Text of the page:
SQLite in Android

Posted: July 9, 2011 in Android

1.1. SQLite in Android

SQLite is an Open Source Database which is embedded into Android. SQLight supports standard relational database features like SQL syntax, transactions and prepared statements. In addition it requires only little memory at runtime (approx. 250 KByte).

Using SQLite in Android does not require any database setup or administration. You specify the SQL for working with the database and the database is automatically managed for you.

Working with databases in Android can be slow due to the necessary I/O. Therefore is it recommended to perform this task in an AsyncTask . Please see Android Background Processing Tutorial for details.

SQLite supports the data types TEXT (similar to String in Java), INTEGER (similar to long in Java) and REAL (similar to double in Java). All other types must be converted into on of these fields before saving them in the database. SQLight itself does not validate if the types written to the columns are actually of the defined type, you can write an integer into a string column.

If your application creates an database this database is saved in the directory “DATA/data/APP_NAME/databases/FILENAME”. “DATA” is the path which Environment.getDataDirectory() returns, “APP_NAME” is your application name and “FILENAME” is the name you give the database during creation. Environment.getDataDirectory() usually return the SD card as location.

1.2. SQLightOpenHelper

To create and upgrade a database in your Android application you usually subclass “SQLightOpenHelper”. In this class you need to override the methods onCreate() to create the database and onUpgrade to upgrade the database in case of changes in the database schema. Both methods receive an “SQLightDatabase” object.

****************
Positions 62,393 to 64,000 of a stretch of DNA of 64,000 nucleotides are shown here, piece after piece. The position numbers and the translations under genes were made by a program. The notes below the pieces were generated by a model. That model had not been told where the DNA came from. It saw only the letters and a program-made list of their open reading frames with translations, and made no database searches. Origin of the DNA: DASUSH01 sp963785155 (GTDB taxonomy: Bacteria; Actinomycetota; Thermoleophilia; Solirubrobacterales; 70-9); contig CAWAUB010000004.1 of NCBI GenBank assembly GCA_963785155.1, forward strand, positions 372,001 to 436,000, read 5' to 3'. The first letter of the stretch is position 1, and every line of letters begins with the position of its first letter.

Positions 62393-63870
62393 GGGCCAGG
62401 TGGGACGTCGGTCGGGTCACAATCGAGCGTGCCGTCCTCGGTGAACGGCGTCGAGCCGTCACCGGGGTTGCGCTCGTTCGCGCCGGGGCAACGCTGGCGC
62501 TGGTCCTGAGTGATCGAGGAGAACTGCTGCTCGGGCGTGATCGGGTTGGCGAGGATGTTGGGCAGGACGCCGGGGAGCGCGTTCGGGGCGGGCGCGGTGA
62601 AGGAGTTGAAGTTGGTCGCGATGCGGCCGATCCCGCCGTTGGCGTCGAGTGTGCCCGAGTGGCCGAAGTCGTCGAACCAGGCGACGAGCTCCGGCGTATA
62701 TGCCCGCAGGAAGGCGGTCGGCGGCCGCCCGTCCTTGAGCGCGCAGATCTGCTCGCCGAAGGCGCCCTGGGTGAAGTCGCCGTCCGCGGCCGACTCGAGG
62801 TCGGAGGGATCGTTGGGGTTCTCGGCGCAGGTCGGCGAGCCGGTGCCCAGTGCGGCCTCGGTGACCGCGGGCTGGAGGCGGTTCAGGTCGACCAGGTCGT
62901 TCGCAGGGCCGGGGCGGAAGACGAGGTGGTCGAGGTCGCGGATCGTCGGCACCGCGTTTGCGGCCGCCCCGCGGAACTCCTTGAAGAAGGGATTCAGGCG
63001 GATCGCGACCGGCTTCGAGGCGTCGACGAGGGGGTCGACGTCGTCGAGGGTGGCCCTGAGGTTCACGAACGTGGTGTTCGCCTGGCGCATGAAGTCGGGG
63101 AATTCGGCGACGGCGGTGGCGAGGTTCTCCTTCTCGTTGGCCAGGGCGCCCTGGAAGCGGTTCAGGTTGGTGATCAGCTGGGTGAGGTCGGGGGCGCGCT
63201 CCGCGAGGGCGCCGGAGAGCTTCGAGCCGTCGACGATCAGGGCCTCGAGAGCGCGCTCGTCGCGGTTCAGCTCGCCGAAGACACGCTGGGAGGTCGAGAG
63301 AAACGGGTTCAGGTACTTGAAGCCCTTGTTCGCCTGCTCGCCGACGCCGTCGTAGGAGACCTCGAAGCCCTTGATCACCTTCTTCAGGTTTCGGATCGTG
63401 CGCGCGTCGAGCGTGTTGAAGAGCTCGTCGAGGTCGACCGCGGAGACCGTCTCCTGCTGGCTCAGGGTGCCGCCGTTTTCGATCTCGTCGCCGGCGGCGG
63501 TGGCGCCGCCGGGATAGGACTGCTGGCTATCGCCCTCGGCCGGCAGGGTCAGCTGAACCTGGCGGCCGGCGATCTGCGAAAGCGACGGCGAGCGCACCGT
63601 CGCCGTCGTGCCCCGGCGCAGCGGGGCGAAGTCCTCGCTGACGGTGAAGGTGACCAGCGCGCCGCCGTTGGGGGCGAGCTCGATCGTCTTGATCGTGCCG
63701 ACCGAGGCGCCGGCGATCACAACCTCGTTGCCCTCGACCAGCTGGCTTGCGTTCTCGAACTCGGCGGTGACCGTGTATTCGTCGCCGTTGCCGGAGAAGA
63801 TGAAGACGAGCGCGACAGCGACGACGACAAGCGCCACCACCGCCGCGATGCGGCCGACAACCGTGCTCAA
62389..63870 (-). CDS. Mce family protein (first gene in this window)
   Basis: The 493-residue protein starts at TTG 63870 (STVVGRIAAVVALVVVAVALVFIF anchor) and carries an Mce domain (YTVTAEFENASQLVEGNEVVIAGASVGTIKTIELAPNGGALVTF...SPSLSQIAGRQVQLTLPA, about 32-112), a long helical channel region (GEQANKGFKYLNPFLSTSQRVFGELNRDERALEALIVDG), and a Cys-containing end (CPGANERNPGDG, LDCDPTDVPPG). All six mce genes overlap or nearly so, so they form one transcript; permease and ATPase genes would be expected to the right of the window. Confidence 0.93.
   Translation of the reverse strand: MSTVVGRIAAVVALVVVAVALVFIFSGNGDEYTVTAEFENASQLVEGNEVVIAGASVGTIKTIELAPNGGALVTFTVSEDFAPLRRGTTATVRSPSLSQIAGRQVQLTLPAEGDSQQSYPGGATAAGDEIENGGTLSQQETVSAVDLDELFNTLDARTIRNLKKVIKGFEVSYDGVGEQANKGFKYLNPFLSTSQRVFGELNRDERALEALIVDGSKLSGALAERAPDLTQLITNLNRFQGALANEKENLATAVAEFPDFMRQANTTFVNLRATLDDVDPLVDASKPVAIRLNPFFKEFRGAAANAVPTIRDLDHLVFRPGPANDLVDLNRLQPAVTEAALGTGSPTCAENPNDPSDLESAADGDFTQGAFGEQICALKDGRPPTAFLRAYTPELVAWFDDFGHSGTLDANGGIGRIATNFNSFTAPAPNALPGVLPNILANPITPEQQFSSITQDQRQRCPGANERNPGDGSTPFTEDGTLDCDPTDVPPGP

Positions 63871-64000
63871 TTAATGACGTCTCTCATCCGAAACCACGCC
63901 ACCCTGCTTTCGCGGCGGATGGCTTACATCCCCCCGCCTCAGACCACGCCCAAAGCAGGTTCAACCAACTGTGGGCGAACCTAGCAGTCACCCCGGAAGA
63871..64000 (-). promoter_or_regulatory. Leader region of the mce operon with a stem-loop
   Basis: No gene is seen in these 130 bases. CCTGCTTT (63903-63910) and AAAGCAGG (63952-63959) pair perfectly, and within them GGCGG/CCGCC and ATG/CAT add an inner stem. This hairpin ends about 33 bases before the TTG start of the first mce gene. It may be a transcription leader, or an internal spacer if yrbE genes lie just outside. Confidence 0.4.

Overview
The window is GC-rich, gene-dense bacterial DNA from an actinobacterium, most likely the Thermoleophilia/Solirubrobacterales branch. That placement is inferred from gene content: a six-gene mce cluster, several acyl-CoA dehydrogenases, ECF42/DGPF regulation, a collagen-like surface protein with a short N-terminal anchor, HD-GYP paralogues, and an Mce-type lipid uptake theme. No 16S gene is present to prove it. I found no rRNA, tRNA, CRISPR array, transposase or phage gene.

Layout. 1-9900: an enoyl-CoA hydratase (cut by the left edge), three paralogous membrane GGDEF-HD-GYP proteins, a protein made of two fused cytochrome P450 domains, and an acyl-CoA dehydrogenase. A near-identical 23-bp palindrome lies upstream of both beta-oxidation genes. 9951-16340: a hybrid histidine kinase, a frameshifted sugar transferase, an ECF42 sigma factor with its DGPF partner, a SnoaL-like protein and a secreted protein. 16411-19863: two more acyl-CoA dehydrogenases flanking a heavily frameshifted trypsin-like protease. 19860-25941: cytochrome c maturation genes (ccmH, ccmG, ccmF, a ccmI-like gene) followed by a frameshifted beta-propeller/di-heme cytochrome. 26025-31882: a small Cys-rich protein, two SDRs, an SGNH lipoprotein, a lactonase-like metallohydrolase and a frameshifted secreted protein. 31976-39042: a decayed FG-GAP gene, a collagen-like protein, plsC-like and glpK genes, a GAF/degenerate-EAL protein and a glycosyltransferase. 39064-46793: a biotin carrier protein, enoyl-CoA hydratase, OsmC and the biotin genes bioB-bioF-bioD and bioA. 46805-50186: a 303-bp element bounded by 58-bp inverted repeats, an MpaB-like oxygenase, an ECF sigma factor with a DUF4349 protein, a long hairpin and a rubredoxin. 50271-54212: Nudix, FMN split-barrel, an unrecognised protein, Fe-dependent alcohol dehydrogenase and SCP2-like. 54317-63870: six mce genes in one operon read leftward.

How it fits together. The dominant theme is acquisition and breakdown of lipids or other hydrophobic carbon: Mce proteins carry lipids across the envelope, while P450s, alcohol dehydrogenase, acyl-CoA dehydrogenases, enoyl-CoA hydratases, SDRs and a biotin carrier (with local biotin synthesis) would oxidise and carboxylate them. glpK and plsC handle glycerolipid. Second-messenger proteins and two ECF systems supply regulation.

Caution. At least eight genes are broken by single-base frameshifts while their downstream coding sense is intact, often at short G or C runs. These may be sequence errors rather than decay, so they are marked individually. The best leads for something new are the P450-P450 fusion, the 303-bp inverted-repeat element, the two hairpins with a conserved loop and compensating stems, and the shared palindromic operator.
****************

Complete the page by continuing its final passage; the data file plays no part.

“SQLightDatabase” provides the execSQL() method which allows to execute SQL.

It also provides the methods getReadableDatabase() and getWriteableDatabase() to get access to the database either in read or write mode. The database is represented by an “SQLightDatabase” object.

For the primary key of the database you should always use the identifier “_id” as some of Android functions rely on this standard.

1.3. SQLightDatabase and Cursor

“SQLightDatabase” provides the methods insert(), update() and delete().

Queries can be created via the method rawQuery() which accepts SQL, query() which provides an interface for specifying dynamic data or SQLightQueryBuilder. SQLightBuilder is similar to the interface of an content provider therefore it is typically used for them. A query returns always a “Cursor”.

A Cursor represents the result of a query. To get the number of elements use the method getCount(). To move between individual data rows, you can use the methods moveToFirst() and moveToNext(). Via the method isAfterLast() you can check if there is still some data.

A Cursor can be directly used via the “SimpleCursorAdapter” in ListViews. Please see the ListView Tutorial for details.

 

Reference

http://www.vogella.de/articles/AndroidSQLite/article.html#overview_sqlite

 

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